Reported experiences of gender-based discrimination and mistreatment are more common among young women than older women. Half (50 percent) of Gen Z women and a majority (55 percent) of millennial women say that they have been mistreated or discriminated against because of their gender at some point in their lives. Generation X and baby boomer women are somewhat less likely to report having these experiences; 42 percent and 39 percent say they have faced gender discrimination, respectively.

Notably, Gen Z men are much more likely than older men to report facing gender-based discrimination. Nearly one in four (23 percent) Gen Z men report this experience, compared to 20 percent of Generation X men, 14 percent of baby boomer men, and 6 percent of Silent Generation men.

Generational differences in reported experiences pale in comparison to ideological differences. Liberal women are considerably more likely than conservative women to report having ever experienced gender discrimination or mistreatment (66 percent vs. 30 percent). In fact, liberal women stand out on this item regardless of age. Sixty-six percent of Gen Z liberal women report having experienced gender discrimination, compared to 34 percent of Gen Z conservative women.

Feeling Respected by the Opposite Gender

Men and women report vastly different experiences when it comes to feeling respected by people of the opposite sex. Women are twice as likely to report that they have been treated disrespectfully by men at least once in a while over the previous 12 months (34 percent vs. 17 percent, respectively). A majority (54 percent) of men report never having felt this way over the previous 12 months.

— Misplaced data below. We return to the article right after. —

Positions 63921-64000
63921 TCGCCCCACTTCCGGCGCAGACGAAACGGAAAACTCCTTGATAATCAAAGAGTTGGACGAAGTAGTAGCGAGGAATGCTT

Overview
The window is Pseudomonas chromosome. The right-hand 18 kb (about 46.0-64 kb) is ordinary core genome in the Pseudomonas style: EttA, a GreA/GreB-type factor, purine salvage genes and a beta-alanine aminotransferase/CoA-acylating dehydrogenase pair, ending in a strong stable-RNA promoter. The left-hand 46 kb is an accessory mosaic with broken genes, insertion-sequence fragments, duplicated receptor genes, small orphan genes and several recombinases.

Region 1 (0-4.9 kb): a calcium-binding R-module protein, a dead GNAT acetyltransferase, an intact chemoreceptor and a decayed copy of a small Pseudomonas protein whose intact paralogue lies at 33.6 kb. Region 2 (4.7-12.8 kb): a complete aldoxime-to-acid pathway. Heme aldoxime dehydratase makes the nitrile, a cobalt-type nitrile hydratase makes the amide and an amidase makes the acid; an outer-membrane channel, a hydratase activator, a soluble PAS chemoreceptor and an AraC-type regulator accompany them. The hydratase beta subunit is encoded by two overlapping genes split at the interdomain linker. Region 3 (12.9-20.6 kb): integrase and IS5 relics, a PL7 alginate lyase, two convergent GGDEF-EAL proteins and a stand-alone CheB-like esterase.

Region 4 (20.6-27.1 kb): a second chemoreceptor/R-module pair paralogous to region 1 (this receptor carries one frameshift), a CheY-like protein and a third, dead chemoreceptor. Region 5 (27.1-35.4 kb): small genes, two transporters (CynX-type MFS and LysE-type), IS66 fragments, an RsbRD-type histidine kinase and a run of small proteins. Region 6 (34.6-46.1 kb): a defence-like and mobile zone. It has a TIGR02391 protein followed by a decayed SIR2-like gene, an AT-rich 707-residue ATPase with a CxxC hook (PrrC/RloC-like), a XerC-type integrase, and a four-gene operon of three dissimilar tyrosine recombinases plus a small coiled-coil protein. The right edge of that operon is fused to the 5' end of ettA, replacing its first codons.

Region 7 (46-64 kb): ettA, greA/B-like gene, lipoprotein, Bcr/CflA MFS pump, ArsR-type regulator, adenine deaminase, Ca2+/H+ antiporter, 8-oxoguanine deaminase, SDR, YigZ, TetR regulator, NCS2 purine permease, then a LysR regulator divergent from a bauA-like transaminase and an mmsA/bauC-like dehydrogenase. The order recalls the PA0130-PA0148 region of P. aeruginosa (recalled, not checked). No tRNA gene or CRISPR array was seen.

The gender gap is much larger among young people. Half (50 percent) of Gen Z women say they have felt that men don’t respect them at least occasionally over the previous 12 months. Only 18 percent of Gen Z men report having felt disrespected by women.

Are Women and Men Treated Equally in Church?

Most Americans do not believe that churches and religious congregations treat men and women equally. Forty-two percent of the public says that most churches and congregations treat men and women the same; a majority (57 percent) of the public disagrees.

Public perceptions vary only modesty by generation. More than half of Generation Z (56 percent), millennials (63 percent), Generation X (52 percent), and baby boomers (56 percent) say that religious institutions do not generally treat men and women equally.

Women generally are less likely to agree that churches treat men and women equally, but the pattern varies considerably across generations. The most pronounced gender gap is found among Gen Z adults. Nearly half (49 percent) of Gen Z men believe that churches and religious congregations treat men and women equally, compared to only 30 percent of Gen Z women. Millennial men (35 percent) and women (32 percent) report remarkably similar views about how men and women are treated by religious institutions.

Biological Differences Between Men and Women

Overwhelmingly, Americans affirm the statement: “There are important biological differences between men and women.” Ninety percent of the public agrees with this statement while just 10 percent of Americans reject it.

Similar numbers of men and women believe there are important biological differences between men and women. Ninety-one percent of men and 87 percent of women believe this is the case.

Generational differences on this item are somewhat muted, but the strength of agreement varies widely. Eighty percent of Gen Z adults, 85 percent of millennials, 92 percent of Generation Xers, and 94 percent of baby boomers agree that there are important biological differences between the two genders. However, the confidence with which Gen Z adults affirm this fact differs from older generations. Less than half (48 percent) of Gen Z adults completely agree that important biological differences exist between men and women, compared to 73 percent of baby boomers.

The Gen Z Gender Gap on Feminism

Americans are divided over whether they would consider themselves a feminist. About half (48 percent) of the public says they think of themselves as a feminist, while, statistically, the same share (49 percent) disagrees.

Women are more likely than men to identify as a feminist, but differences are not substantial. Fifty-three percent of women identify as a feminist, compared to 43 percent of men.